The Founding Of Thornhill
Settlement began here after the opening of Yonge Street in the mid-1790's and by 1802 a grist-mill and sawmill were operating on the Don River. The community developed slowly until 1829 when Benjamin Thorne built a large flour mill, tannery and store. Within a year the village also contained a post-office named "Thornhill", a church, school and tavern. Thornhill's growth as a milling and agricultural centre suffered after 1846 when the loss of British markets drove Thorne out of business. Further decline occurred when the Northern Railway bypassed the community in 1853. Recovery began with the flow of grain southward during the American Civil War and by 1867 about 700 residents were recorded. From 1931 to 1971 Thornhill was an incorporated Police Village.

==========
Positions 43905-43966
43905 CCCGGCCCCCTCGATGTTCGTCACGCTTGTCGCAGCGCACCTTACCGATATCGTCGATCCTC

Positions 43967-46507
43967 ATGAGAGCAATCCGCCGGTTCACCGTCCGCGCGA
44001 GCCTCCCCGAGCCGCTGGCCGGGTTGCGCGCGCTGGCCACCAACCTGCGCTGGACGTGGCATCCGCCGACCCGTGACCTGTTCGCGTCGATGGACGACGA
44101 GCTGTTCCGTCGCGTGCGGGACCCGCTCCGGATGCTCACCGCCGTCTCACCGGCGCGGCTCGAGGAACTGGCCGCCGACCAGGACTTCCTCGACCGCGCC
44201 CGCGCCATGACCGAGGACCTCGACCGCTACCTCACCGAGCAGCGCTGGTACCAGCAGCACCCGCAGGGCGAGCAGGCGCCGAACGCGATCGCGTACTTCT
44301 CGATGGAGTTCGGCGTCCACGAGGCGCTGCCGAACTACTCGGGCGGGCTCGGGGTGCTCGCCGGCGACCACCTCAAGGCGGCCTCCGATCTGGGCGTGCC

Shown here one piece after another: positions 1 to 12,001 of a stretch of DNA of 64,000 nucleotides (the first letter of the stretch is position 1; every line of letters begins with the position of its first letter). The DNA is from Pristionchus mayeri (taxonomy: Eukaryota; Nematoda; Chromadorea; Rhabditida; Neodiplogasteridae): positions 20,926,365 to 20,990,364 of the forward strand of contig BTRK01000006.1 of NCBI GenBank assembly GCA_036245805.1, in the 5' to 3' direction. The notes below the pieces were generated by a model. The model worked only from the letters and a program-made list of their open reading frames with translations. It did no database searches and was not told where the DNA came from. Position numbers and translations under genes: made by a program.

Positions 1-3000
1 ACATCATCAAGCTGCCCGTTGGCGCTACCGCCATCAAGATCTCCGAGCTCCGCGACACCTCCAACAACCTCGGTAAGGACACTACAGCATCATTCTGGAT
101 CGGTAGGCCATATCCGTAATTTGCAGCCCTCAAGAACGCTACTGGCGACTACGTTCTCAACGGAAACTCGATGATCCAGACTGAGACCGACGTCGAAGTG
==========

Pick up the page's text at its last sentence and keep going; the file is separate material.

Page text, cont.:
Erected by the Ontario Heritage Foundation, Ministry of Culture and Recreation